Oh…and screw spontaneity! “What’s your strategy?” was always the question I encountered when I wanted to go somewhere, do something. “What’s your route? How will you get there? We want to see your strategy. Failure to plan is a plan to fail!” How often I wanted to say, “How about I just wing it!” But I never did. Instead, I simply stayed home, choosing Stockholm Syndrome rather than pander to their ego by allowing them to control me or give me “permission.”

After a lifetime of this, it’s no wonder you and I hate adrenalin, despise stress, loathe getting worked up. We don’t like fairs, Midways and rides nor scary movies, haunted houses and knocks on our front door. If adrenal fatigues is a real condition (there’s debate, but I sure feel it!), we definitely have it.  Our lives have been one long adrenalin rush and now we crave peace like a man craving water in a desert.


Let that word sink in. Can you feel it?

The muscles under your eyes relax. Your mouth drops open slightly. Your perpetual “please don’t hate me” smile droops at the corners. You inhale and sigh deeply, your face blank, expressionless at last.

Feels good, doesn’t it? That’s just the start of peace.

When the narcissists finally allowed me to leave their lair six years ago, I craved peace just as desperately as you do. At first, I could not believe I was free to do whatever I wanted, whenever I wanted. I still lived like I was “supposed” to live. Doing anything else felt like sinful hedonism. But slowly, I gave in to the pleasure of creamy coffee, hot baths and embracing my inner hedgehog (nocturnal.)

But that’s just on the outside. The real trick is to stop trudging the well-worn mental pathways. Overthinking every decision. Always having your defense ready. Over-planning. Over-working. Apologizing constantly. Clairvoyantly anticipating every possible criticism. Worrying that you’re not working hard enough, the house isn’t clean enough, the bedspread is lumpy, the toilet has rust stains, there’s dirty dishes in the sink, your bangs are too long, your heel callouses need pumicing…and you are going to “get it” sooner or later for being imperfect!

Relax. Well, try anyways.

No one has the right to criticize you for being a normal, imperfect, flawed human being in your own home.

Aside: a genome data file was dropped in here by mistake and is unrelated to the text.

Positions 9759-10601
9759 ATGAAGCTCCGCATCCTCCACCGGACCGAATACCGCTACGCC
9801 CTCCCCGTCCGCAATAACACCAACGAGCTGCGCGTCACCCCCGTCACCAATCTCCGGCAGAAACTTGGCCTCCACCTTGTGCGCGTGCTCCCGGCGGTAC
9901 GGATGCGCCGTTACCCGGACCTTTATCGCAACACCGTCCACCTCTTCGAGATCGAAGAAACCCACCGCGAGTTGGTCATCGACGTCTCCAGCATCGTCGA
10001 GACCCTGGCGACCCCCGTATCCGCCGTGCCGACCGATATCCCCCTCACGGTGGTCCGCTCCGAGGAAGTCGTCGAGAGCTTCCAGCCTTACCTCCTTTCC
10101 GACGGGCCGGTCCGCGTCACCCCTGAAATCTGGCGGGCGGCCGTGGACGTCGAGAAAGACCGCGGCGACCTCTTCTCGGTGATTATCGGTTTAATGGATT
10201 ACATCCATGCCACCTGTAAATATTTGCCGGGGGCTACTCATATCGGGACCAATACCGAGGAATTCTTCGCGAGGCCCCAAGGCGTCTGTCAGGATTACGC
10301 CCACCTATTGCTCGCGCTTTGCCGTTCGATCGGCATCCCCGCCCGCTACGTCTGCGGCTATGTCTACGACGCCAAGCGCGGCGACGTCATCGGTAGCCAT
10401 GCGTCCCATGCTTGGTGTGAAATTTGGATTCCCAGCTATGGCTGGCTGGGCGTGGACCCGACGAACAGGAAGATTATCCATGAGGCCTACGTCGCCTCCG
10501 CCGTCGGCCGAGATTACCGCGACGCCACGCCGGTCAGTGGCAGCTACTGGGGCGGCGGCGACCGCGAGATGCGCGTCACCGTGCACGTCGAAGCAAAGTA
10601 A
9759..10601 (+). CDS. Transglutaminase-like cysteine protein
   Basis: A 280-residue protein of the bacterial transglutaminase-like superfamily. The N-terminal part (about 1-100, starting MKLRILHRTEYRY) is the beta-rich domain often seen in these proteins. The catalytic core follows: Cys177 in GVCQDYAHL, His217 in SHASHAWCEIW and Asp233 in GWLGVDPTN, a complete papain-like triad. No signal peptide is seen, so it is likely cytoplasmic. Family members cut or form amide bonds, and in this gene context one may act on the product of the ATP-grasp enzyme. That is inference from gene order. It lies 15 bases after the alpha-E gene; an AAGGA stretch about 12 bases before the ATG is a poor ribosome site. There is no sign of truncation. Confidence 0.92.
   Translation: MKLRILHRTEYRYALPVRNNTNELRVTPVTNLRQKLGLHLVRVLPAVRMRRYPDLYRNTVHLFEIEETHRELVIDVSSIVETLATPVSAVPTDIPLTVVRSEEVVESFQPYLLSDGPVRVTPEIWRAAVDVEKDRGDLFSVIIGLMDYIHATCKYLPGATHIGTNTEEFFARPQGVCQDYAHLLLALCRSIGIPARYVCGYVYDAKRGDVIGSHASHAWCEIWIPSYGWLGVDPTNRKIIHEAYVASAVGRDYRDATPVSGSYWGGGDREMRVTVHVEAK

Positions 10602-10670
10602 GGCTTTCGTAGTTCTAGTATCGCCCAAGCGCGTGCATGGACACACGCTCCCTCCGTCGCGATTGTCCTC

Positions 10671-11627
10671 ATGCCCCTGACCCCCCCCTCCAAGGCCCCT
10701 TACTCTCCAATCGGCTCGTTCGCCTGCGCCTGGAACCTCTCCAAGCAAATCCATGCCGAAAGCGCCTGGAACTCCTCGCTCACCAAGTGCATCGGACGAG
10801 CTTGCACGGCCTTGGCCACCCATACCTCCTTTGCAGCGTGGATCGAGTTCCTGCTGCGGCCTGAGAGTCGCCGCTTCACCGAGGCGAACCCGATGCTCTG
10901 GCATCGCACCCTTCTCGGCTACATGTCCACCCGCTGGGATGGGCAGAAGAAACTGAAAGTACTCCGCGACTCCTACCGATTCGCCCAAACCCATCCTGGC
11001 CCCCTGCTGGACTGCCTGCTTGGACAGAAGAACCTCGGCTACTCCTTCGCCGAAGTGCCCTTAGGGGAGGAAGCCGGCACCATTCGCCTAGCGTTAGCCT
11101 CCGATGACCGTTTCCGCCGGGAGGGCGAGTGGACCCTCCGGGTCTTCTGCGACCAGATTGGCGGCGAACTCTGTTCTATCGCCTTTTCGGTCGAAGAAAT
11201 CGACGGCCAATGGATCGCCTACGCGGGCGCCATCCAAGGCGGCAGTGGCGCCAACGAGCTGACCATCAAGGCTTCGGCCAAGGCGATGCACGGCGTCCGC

It may take a few years, but give it time. In time, you’ll bounce back. Your body will heal and pretty soon, you’ll start taking an interest in life again. Appreciate the world around you. Pick up a hobby or two, maybe even a friend.

But “peace” will always be your mantra.

The Exhaustion of Living with a Narcissist (and craving peace afterwards)

Lenora Thompson

Lenora Thompson is a syndicated Huffington Post freelance writer and food blogger. Her readers call her the "Edward Snowden" and "Wikileaks" of narcissism because of her no-holds-barred-take-no-prisoners approach to writing about narcissism. “Narcissism Meets Normalcy” is the real-life, ongoing story of her healing journey from being held “hostage” by a multi-generational, cult-like narcissistic family. It's gritty and real, bloody and bruised, humorous and sarcastic. Lenora Thompson considers herself a “whistleblower,” shining a spotlight on narcissistic abuse so others can also claim their freedom and experience healing. To learn more about Lenora, her husband Michael's heroic battle with Pulmonary Alveolar Proteinosis and to read her writings about food, please visit Thank you!

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APA Reference
Thompson, L. (2017). The Exhaustion of Living with a Narcissist (and craving peace afterwards). Psych Central. Retrieved on August 15, 2020, from


Last updated: 8 Oct 2017